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Amid The Pandemic, Wisconsin Ports Adapted As Tonnage Dropped In Some Places, Others Saw Positives

Duluth-Superior Sees Record Wind Energy Cargo In 2020

A large cargo ship, the BBC Swift, carries wind turbines into the Port of Duluth-Superior
The BBC Swift sails into the Port of Duluth-Superior with wind turbine blades on July 2, 2020. Thirty ships carried wind energy cargo to the Great Lakes’ westernmost port this shipping season. Photo courtesy of Bob Welton

It has been an unprecedented year for Wisconsin’s commercial freight ports, which faced challenges due to the coronavirus pandemic, but there were also bright spots.

At the end of October, total tonnage at the Port of Duluth-Superior — the largest on the Great Lakes — was down nearly 29 percent compared to 2019, said Deb DeLuca, executive director of the Duluth Seaway Port Authority. Iron ore cargo declined 27 percent compared to last year while coal cargo was down 45 percent, she said. The drop can be directly linked to the pandemic.

“It’s been a challenging year for everyone with the pandemic, of course, and shipping really was no exception,” she said.

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Early in the pandemic, a number of Minnesota’s iron ore mines closed after demand for steel dropped when auto and appliance manufacturers shut down, she said. With factories closed, demand for coal, which is used for energy, dropped, too.

“We have a big coal terminal on the Wisconsin side of the harbor. It’s the largest coal terminal in the Great Lakes and that was actually shut down for about six weeks,” DeLuca said.

In 2020, tonnage was also down at the Port of Green Bay. By early December, 143 ships had visited the port this year compared to 161 at the same time last year, according to a news release from Brown County Port & Resource Recovery.

But it wasn’t bad news all around for the state’s ports.

It was a record-breaking year for wind energy cargo at the Port of Duluth-Superior — the second in a row. Thirty ships from eight different countries carried wind cargo through the port this year, DeLuca said.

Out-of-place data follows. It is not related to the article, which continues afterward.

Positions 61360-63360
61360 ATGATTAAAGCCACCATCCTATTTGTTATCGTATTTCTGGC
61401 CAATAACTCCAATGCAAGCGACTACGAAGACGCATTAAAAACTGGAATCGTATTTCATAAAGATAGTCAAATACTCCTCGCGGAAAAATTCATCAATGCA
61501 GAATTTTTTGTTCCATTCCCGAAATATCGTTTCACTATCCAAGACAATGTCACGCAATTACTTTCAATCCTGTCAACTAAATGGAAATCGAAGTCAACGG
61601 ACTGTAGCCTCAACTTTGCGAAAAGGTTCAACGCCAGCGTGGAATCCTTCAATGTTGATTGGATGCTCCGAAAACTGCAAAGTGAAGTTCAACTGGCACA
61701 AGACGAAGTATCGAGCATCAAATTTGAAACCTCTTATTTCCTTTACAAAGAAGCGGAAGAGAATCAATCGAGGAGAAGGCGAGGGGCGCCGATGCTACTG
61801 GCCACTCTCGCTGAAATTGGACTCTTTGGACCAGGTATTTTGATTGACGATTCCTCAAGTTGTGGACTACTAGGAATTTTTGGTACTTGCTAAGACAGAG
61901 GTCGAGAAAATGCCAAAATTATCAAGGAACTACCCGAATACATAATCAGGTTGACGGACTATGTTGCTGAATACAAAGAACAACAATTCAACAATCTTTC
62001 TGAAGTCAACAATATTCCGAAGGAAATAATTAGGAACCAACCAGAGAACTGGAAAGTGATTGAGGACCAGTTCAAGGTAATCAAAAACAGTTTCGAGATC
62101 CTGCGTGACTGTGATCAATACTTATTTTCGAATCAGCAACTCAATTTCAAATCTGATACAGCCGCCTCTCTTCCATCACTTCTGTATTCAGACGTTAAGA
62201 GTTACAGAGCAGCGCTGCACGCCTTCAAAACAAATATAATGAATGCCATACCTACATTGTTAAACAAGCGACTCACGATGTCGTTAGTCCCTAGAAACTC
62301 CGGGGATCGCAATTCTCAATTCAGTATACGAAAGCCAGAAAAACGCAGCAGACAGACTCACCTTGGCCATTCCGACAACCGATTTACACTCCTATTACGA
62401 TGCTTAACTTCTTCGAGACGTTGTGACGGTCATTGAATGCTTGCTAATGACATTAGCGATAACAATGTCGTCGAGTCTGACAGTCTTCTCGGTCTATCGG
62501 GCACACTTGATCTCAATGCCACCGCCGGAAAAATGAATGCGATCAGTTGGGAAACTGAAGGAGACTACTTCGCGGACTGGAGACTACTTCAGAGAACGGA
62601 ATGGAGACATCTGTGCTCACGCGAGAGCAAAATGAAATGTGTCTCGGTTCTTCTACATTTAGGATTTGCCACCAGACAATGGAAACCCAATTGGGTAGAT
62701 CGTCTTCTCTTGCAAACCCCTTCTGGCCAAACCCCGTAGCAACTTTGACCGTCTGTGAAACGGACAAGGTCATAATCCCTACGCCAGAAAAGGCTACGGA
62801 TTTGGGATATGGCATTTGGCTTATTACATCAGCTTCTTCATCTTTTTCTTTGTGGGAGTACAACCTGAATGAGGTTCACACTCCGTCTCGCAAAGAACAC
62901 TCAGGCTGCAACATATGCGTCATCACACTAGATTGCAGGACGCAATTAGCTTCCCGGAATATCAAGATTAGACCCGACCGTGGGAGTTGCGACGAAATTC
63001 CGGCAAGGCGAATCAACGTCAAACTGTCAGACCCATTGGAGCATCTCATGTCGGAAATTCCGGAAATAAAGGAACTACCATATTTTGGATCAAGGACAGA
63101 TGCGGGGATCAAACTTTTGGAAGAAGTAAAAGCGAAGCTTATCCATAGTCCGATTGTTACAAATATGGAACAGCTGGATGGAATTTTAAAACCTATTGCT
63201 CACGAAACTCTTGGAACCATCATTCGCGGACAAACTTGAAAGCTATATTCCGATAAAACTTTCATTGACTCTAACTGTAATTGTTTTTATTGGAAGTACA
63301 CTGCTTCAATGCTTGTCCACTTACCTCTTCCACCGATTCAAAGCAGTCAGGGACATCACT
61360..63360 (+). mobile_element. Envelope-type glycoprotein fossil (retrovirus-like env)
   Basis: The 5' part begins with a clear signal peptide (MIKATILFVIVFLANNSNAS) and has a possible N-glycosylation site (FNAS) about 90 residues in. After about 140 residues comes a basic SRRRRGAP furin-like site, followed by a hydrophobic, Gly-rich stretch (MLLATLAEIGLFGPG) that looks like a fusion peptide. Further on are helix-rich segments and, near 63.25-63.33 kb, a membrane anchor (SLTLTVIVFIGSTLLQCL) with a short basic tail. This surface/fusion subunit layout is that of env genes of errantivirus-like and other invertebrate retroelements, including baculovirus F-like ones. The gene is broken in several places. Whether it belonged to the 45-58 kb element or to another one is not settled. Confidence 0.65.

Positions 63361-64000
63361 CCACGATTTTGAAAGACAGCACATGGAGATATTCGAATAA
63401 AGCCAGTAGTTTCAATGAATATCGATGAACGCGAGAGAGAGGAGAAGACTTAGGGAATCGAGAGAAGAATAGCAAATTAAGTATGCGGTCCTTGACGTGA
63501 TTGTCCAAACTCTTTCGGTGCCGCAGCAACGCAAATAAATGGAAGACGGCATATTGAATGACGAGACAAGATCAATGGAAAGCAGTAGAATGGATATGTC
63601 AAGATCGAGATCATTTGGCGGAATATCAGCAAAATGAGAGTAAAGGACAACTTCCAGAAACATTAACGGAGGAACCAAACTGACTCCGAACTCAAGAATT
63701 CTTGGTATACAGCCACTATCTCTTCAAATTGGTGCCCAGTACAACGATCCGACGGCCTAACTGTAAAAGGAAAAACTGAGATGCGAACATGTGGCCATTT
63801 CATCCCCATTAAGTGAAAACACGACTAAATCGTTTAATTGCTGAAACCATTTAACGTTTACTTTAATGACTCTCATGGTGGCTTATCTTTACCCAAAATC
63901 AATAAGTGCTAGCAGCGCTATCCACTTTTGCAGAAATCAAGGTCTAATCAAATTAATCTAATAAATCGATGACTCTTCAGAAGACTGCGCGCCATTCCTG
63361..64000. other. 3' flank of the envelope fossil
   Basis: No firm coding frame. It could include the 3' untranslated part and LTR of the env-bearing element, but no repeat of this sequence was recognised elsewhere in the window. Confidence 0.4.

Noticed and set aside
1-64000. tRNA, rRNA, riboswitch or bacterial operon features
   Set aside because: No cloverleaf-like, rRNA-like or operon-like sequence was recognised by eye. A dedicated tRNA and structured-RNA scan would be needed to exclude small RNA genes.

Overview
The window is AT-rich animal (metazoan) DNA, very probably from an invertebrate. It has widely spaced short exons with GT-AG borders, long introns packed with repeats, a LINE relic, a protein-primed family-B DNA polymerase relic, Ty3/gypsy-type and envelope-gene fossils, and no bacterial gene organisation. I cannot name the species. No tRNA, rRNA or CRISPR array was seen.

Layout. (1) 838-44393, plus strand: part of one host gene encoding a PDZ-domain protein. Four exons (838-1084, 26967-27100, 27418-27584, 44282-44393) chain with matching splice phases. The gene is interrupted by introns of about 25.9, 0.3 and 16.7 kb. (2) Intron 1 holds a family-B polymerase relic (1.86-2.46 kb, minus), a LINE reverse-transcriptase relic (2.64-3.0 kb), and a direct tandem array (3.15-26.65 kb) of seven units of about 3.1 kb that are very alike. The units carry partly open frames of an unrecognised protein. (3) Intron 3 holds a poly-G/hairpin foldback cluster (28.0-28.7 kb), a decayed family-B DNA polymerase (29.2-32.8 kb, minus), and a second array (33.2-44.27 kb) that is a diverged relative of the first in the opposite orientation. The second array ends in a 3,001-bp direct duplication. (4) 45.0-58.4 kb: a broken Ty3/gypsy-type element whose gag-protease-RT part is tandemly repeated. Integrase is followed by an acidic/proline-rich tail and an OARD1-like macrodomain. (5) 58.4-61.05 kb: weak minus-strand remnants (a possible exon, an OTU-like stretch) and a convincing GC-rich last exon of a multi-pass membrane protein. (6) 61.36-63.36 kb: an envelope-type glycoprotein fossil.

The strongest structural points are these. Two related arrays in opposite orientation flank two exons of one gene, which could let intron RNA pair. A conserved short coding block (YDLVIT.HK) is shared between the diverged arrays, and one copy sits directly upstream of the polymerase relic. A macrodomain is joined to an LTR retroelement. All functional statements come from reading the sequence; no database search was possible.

“Last year’s record was 306,000 freight tons. That broke a record that we set in 2008, and it was really just a lean at the tape, like we barely broke the record. But this year, we blew it out of the water,” she said.

More than half a million freight tons of wind energy cargo traveled through the Port of Duluth-Superior in 2020. About 50 employees work at the terminal that processes wind cargo and they had a busy summer, DeLuca said. Originally, shipments were expected all year long, but due to the pandemic, many were pushed back to the second half of 2020.

In the southeastern part of the state, Port Milwaukee had a strong year despite some big challenges, including a storm last winter that caused almost $2 million in damages, said director Adam Tindall-Schlicht. As of Dec. 1, the port was on track to equal its commercial performance in 2019. That is its best year in about a decade, he said.

That is thanks largely to the diverse cargo that moves through Port Milwaukee, he said. While the port saw a decline in some commodities, exports of Wisconsin corn, grain and soy were highlights for port authorities across the state, he added.

Despite the challenges of 2020, Port Milwaukee is in the midst of a historic resurgence, Tindall-Schlicht said. Construction on its new agricultural export facility will begin in early 2021. Port Milwaukee and other Wisconsin ports are also moving into the international cruise shipping, with companies like Viking Cruise Lines and Pearl Seas committed to making Milwaukee the turnaround point for their Great Lakes routes, he said.

Tindall-Schlicht, who serves as president of the Wisconsin Commercial Ports Association, said the state’s ports aren’t just dealing with the coronavirus pandemic. They’re also facing challenges due to climate change, he said, noting it’s not unusual for water levels to fluctuate on the Great Lakes, but it’s become more extreme over the last decade.

“The way that port authorities and coastal communities throughout our state respond, maintain operation and plan for the future through the lens of coastal resiliency is increasingly important,” he said.

Both DeLuca and Tindall-Schlicht agree they were impressed by the adaptability and resilience their industry showed this year.

“So many challenges in 2020, but our port authorities, including Port Milwaukee, have met the challenge, have continued to be a backbone for both new recreational services, but also our ongoing statewide support for commercial supply chains. I anticipate they’ll continue to grow in the future,” he said.